Objectives: To analyse whether the beneficial effects of methotrexate in rheumatoid arthritis (RA) could be due to inhibition of inflammatory cytokine production.
Methods: Cytokine production was studied using whole blood (WB) and mononuclear cells (MNC) of healthy volunteers and RA patients. Cultures were stimulated with either bacterial products such as lipo-oligosaccharide (LOS) or Staphylococcus aureus Cowan I (SAC) to activate monocytes or with monoclonal antibodies to CD3 and CD28 to induce polyclonal T-cell activation. We analysed the effect of methotrexate on cytokine production in these systems.
Results: We showed that methotrexate inhibits production of cytokines induced by T-cell activation. Among the cytokines inhibited were interleukin 4 (IL-4), IL-13, IFN gamma, tumour necrosis factor-alpha (TNF alpha) and granulocyte-macrophage colony-stimulating factor. Inhibition was seen at concentrations easily achieved in plasma of RA patients taking the drug. IL-8 production was hardly influenced by methotrexate. Furthermore, inhibition was dependent on the stimulus; IL-6, IL-8, IL-1 beta and TNF alpha production induced by LOS or SAC was only slightly decreased by methotrexate. The addition of folinic acid or thymidine and hypoxanthine reversed the inhibitory effects of methotrexate on cytokine production. Concentrations of methotrexate required for inhibition varied between donors. Oral intake of 10 mg methotrexate by RA patients led to marked inhibition of cytokine production in blood drawn after 2 h.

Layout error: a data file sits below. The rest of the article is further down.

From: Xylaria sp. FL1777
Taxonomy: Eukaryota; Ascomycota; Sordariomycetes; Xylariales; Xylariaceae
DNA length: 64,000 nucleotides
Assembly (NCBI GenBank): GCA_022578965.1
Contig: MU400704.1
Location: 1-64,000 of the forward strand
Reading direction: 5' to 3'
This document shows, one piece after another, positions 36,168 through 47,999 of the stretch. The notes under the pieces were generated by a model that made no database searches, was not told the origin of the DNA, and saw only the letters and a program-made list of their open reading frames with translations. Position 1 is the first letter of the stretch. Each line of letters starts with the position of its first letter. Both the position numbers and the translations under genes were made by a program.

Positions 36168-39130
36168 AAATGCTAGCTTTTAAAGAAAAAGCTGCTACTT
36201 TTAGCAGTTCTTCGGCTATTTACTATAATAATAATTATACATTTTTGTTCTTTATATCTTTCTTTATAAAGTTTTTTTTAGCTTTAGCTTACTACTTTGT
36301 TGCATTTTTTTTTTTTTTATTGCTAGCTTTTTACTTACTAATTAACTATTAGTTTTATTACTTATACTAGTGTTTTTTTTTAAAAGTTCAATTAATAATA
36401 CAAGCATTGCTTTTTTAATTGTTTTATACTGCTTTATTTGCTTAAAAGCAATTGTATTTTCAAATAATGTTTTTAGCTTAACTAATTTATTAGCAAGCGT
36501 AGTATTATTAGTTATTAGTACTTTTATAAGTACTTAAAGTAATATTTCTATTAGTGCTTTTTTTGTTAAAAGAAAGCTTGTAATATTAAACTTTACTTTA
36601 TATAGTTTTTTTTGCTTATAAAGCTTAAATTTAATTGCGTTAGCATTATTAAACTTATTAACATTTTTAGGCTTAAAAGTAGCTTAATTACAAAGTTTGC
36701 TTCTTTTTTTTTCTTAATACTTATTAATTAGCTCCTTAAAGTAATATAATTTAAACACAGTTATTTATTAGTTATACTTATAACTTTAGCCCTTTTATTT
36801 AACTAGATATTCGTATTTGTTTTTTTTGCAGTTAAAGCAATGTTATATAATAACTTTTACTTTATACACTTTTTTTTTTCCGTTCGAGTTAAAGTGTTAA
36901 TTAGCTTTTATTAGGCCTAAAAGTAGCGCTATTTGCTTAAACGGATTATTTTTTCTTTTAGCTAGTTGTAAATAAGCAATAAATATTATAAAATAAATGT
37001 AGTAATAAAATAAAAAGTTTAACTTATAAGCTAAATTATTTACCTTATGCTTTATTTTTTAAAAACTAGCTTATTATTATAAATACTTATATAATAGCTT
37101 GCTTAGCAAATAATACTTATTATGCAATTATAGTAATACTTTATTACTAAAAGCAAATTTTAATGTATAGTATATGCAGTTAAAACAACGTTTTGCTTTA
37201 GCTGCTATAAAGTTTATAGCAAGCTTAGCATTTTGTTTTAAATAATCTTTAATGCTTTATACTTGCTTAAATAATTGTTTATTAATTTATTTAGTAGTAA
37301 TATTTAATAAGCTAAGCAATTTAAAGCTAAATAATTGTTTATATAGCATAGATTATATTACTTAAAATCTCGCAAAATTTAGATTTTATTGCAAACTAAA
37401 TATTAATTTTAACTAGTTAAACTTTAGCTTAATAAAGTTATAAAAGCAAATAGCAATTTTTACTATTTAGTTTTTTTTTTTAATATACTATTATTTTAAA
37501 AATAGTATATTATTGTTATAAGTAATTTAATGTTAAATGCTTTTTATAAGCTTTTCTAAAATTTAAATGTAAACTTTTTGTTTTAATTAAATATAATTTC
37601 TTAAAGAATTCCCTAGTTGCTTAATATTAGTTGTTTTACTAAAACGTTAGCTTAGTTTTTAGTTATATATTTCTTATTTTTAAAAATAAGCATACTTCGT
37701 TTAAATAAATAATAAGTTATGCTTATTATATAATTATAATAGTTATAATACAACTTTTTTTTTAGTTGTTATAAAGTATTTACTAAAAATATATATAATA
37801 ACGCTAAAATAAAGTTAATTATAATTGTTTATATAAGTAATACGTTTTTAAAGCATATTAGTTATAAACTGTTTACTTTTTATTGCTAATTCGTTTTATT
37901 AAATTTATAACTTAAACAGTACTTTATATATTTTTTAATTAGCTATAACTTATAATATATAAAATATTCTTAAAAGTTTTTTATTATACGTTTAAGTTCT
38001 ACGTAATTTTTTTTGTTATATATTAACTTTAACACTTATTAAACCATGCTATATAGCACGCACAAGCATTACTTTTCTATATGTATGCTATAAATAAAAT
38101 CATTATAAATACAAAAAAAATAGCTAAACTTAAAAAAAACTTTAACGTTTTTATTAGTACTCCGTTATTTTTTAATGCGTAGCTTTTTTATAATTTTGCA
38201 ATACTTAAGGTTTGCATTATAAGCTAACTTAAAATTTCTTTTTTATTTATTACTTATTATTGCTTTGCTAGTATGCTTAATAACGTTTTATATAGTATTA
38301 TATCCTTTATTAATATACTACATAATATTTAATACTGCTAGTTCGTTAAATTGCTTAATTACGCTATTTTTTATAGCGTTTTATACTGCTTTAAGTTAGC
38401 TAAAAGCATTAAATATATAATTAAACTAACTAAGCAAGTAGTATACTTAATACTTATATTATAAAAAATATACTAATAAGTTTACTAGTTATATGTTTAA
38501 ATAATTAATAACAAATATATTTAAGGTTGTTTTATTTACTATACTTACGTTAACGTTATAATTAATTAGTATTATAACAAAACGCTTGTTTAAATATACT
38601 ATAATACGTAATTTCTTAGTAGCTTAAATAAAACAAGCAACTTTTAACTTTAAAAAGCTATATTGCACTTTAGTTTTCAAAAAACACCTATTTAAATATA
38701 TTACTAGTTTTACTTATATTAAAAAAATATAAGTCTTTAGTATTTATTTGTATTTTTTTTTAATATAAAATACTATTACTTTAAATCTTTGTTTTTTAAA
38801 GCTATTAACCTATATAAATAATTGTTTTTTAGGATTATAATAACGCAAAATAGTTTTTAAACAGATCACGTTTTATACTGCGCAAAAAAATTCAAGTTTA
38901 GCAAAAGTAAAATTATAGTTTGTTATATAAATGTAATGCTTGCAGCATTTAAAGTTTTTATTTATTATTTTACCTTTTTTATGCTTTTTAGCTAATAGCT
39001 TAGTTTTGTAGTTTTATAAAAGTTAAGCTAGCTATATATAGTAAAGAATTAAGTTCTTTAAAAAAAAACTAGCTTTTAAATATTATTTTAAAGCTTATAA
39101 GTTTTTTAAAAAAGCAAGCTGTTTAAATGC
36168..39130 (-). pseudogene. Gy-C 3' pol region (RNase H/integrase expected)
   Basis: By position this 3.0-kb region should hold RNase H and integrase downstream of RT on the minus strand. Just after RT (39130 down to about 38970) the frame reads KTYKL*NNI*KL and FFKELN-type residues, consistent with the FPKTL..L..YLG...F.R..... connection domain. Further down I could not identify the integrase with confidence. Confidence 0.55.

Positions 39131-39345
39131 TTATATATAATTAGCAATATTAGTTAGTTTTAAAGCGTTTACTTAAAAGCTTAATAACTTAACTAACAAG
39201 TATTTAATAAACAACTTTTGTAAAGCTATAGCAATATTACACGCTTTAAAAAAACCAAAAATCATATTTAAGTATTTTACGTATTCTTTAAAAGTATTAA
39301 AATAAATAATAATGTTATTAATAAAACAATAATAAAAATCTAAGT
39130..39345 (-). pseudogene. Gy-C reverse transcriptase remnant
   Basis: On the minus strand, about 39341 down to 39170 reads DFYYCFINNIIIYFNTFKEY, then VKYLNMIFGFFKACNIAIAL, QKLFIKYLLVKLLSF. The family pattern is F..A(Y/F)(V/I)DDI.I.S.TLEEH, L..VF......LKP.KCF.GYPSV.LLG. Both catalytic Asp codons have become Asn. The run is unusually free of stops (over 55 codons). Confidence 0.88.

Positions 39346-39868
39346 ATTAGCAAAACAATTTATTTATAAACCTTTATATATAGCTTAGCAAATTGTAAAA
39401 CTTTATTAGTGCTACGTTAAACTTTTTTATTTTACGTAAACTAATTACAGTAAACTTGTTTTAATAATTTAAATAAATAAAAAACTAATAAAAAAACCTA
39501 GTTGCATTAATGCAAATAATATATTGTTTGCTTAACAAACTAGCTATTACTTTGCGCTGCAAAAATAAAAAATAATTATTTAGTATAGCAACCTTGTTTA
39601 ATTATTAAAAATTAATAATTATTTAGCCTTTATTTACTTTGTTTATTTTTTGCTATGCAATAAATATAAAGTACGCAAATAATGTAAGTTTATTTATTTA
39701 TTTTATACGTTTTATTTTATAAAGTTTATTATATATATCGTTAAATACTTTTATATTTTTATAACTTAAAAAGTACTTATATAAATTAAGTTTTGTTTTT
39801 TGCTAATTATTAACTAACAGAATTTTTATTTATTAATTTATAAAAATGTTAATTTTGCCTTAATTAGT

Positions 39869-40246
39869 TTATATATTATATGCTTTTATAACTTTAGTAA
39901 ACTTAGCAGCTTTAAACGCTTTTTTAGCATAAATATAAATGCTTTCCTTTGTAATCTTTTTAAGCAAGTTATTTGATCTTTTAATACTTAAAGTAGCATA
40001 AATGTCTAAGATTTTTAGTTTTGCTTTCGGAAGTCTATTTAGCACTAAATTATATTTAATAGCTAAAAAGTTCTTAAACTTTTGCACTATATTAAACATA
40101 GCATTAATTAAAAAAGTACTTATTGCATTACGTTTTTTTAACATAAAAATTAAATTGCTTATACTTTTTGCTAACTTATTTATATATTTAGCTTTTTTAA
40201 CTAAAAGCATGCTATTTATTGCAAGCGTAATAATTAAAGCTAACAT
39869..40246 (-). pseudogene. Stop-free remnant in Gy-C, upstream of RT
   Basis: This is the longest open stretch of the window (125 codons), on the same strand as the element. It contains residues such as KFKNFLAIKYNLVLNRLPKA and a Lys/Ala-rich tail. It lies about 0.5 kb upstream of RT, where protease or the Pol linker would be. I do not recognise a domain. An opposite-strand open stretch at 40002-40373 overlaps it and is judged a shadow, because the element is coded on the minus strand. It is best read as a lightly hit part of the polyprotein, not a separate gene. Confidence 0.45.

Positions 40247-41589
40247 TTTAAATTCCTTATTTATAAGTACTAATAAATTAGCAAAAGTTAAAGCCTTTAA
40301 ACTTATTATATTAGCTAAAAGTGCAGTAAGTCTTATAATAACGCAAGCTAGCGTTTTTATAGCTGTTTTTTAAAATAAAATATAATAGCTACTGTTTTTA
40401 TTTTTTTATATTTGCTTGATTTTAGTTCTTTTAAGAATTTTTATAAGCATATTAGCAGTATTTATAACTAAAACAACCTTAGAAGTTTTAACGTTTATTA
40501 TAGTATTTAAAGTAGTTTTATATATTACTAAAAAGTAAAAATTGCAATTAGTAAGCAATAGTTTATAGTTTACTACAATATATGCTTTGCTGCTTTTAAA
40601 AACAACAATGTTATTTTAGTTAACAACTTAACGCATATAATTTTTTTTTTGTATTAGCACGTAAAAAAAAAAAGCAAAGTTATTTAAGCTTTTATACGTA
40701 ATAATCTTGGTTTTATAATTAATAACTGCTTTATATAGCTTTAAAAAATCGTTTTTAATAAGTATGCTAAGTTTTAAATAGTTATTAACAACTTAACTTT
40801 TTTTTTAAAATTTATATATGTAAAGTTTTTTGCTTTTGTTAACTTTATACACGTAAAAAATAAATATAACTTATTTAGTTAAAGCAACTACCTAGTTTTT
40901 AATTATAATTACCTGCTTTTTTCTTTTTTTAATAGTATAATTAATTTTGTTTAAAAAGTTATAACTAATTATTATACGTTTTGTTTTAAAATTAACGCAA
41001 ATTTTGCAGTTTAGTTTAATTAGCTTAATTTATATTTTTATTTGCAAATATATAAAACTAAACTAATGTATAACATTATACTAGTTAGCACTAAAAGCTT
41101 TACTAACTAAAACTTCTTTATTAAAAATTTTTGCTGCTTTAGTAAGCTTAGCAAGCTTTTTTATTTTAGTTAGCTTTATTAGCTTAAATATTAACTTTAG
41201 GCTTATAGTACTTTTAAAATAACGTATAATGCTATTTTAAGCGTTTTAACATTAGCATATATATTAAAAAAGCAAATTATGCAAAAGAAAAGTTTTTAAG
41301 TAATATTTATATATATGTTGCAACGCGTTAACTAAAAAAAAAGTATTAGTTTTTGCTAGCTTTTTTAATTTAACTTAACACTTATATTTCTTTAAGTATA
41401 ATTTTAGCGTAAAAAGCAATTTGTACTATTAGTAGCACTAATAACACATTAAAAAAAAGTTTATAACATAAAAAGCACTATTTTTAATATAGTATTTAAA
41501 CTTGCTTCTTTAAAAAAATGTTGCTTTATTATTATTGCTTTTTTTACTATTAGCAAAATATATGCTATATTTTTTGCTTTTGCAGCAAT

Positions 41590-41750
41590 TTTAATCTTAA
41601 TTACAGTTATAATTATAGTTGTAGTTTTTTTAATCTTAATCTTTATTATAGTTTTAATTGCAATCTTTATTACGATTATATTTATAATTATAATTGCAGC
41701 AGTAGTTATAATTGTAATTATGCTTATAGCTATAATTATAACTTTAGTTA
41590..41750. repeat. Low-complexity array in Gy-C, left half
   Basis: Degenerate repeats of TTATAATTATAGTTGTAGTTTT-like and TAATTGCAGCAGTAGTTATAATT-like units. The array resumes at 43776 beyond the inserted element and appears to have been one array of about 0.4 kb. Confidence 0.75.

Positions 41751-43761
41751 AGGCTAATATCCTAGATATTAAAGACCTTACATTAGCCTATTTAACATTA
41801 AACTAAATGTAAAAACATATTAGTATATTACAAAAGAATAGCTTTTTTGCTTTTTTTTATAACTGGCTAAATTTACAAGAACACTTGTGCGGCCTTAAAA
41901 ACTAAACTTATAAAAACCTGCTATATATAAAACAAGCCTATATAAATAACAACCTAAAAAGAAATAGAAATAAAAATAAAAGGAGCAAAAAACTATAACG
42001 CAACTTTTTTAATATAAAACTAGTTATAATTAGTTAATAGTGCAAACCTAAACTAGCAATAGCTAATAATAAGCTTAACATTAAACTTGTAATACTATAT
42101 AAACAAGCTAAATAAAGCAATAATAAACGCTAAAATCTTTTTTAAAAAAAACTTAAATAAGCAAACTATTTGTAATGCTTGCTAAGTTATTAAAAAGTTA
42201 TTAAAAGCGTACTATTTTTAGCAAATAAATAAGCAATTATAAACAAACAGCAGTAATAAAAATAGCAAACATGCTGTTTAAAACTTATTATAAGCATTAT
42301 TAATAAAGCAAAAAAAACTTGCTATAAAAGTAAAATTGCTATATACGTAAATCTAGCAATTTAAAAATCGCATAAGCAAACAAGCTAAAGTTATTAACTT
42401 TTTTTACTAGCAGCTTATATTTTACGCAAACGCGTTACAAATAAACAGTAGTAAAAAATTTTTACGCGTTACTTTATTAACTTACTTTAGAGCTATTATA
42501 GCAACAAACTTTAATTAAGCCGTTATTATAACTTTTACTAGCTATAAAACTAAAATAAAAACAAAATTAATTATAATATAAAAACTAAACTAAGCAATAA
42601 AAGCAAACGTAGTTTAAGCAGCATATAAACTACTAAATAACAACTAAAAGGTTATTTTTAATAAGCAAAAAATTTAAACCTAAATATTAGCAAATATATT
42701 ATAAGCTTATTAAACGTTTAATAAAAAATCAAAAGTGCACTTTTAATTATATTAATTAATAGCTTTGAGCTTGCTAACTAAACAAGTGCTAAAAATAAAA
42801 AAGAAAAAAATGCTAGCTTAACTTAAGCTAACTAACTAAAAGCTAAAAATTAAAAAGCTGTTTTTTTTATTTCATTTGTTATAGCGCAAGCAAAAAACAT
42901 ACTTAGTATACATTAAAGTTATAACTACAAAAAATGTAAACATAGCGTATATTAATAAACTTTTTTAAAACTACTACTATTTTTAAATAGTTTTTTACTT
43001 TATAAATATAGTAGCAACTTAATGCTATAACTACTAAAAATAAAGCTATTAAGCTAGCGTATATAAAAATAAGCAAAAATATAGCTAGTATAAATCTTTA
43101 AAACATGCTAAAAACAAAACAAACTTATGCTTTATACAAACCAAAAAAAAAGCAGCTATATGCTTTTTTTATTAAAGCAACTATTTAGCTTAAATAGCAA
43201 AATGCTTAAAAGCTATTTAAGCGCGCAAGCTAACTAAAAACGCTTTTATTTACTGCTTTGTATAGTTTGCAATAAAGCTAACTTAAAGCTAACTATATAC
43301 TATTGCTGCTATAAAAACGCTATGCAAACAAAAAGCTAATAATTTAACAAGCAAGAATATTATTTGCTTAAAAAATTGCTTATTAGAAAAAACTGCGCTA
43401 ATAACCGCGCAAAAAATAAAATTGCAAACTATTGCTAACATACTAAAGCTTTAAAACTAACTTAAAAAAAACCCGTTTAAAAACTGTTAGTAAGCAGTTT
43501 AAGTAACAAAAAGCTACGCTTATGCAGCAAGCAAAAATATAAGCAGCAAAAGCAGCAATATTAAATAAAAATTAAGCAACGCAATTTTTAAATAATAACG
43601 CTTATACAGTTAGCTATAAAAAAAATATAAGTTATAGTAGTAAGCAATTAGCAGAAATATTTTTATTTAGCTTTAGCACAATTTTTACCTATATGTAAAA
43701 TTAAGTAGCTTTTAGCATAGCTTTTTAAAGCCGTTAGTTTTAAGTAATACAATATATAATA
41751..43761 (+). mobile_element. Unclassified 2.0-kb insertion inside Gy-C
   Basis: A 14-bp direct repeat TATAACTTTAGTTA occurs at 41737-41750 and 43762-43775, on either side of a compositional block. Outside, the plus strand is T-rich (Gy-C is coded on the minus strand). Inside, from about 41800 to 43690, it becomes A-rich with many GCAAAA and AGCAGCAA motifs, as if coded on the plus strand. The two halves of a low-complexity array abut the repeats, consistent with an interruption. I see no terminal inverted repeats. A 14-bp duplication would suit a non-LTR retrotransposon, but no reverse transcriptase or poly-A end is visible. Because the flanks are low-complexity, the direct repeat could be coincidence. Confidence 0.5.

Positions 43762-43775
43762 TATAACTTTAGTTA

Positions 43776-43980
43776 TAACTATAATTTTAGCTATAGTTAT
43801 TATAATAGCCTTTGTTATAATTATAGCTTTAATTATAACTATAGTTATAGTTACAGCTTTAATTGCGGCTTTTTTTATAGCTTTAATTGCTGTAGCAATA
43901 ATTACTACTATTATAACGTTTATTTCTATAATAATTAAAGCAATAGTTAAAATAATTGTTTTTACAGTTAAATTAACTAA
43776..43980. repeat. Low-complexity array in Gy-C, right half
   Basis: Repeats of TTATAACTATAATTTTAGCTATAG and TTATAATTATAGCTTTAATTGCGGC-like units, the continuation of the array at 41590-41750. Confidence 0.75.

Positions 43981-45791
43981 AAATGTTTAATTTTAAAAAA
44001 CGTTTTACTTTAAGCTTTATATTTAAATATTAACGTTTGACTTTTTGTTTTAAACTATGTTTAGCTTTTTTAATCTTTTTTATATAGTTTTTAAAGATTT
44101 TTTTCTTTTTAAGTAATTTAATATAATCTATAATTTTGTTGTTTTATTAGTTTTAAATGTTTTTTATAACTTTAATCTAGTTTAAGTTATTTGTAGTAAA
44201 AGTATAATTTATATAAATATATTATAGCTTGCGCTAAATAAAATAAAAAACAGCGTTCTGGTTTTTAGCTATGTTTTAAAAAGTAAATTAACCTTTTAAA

Conclusions: Methotrexate turns out to be an efficient inhibitor of cytokine production induced by T-cell activation in freshly drawn blood. This is due to inhibition of the de novo synthesis of purines and pyrimidines. Cytokines produced by monocytes are hardly affected by methotrexate.